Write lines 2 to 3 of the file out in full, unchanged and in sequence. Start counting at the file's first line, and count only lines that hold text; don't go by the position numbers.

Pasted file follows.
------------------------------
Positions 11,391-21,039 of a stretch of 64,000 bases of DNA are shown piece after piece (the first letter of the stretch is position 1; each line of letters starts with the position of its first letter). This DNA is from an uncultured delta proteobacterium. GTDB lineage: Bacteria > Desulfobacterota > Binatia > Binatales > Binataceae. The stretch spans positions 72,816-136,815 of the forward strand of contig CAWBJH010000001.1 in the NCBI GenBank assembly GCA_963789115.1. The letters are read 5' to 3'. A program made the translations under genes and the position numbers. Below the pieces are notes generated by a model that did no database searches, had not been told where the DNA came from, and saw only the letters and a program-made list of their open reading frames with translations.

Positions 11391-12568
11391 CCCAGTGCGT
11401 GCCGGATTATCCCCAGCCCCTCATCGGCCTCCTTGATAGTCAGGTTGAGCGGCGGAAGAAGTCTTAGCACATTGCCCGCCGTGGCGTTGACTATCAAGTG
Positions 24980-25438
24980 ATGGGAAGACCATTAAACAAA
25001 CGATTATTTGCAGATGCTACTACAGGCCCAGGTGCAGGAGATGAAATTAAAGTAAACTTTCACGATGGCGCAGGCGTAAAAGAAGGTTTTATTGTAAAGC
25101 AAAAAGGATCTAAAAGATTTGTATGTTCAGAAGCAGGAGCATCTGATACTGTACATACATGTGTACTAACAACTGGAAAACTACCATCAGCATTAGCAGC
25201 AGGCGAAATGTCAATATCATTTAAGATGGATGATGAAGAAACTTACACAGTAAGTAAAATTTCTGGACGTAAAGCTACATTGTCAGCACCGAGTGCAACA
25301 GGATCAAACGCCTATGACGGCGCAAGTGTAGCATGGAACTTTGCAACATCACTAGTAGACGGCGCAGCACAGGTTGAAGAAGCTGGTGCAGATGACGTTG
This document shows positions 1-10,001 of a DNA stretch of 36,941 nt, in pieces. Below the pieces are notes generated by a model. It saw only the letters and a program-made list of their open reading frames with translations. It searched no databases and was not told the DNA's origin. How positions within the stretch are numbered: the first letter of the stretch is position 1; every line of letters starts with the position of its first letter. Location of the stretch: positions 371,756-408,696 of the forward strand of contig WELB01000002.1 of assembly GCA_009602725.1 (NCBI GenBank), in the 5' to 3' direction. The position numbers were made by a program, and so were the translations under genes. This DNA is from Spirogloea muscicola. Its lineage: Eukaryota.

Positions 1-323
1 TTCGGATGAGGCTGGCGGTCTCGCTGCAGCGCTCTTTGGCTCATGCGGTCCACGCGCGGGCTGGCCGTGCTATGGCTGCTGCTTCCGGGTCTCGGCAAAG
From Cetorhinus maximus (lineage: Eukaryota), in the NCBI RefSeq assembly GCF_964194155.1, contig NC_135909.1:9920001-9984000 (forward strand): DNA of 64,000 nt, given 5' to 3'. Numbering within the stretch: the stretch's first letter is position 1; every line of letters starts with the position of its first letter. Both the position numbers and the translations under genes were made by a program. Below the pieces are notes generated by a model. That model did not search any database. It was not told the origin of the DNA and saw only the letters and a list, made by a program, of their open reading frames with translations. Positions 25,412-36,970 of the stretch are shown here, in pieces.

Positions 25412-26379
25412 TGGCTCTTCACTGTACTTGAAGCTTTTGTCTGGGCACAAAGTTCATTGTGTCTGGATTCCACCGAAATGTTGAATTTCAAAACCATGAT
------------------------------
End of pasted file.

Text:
Positions 11391-12568
11391 CCCAGTGCGT